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The Great Political Divide - Revisiting The Six Points of Sheikh Mujeeb-ur-Rehman

Sunday, November 09, 2008

Democracy: An Assortment of Divergent Perspectives

Politics is about give and take. Democracy is not practical without a democratic attitude. A majority rule indifferent to the aspirations of the minority is not short of autocracy or subjugation. An electoral victory of a political party is not necessarily a defeat of other major parties. Democracy is not a win-lose proposition.

The essence of democracy is representation, not majority rule. Every class and segment of society has an opportunity to have their voice in the parliament through their chosen representatives. Diversity in a federal or parliamentary system is not a curse but may in fact reflect health of the system. The assortment of voices, perspectives, stances and attitudes in politics is the fundamental instrument of representing, debating and addressing a broad spectrum of societal issues. Each voice represents a distinct constituency or class of society, distinguished from the rest in geographic, socioeconomic, ideological, philosophical, ethnic, cultural or religious basis etc. These interest groups enable a more holistic view of the problems and make the decision making process more comprehensive. Engaging a wider stakeholder base also enhances the acceptability, ownership, practicality and viability of the political outcome.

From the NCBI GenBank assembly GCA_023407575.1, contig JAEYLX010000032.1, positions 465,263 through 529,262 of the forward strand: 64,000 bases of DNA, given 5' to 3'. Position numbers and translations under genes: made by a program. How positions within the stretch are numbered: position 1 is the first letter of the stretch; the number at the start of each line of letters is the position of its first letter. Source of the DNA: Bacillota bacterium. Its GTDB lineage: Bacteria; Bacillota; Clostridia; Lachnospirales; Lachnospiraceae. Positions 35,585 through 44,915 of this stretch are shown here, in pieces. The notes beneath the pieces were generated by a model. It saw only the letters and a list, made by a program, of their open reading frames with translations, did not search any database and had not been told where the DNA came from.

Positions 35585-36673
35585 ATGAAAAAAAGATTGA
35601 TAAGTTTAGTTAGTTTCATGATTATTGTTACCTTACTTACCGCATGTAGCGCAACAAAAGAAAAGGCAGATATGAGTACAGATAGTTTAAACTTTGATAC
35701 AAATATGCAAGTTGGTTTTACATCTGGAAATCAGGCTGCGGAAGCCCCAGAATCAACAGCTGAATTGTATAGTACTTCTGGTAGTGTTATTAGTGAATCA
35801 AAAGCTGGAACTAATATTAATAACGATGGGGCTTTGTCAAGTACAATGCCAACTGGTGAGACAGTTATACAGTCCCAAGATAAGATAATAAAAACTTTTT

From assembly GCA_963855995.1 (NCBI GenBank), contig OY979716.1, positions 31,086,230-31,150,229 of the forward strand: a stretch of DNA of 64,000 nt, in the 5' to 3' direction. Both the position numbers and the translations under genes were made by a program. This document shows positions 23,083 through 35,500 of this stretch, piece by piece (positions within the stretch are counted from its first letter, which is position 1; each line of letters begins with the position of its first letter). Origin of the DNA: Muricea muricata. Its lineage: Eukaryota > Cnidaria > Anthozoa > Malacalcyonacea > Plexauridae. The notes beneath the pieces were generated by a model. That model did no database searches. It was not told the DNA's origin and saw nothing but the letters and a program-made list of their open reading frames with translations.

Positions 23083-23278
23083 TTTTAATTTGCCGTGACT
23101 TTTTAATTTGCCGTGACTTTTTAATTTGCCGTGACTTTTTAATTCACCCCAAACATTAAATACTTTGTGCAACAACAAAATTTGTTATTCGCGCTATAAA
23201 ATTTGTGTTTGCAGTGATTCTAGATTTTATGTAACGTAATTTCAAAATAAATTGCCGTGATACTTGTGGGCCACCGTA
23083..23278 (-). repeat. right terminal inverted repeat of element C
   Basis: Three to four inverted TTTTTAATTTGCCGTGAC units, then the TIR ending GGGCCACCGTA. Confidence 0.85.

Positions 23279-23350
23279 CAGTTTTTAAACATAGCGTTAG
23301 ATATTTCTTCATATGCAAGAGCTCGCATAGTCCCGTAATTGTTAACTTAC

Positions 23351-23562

No homogeneous representation can possibly appreciate or effectively tackle the myriad of problems faced in a society of millions. Society is too complex a system to be managed unilaterally.


Heated political debates and extreme stances build tension and are often perceived unfavourably from the perspective of national integration. They tend to "divide" a people. It is this "free will" of the people and their representatives that makes certain rulers (especially despots), bureaucracy, analysts, suspicious about democracy and provides them with a motive to be inventive in devising an intervention for “rescuing” the system to safeguard the "national interests".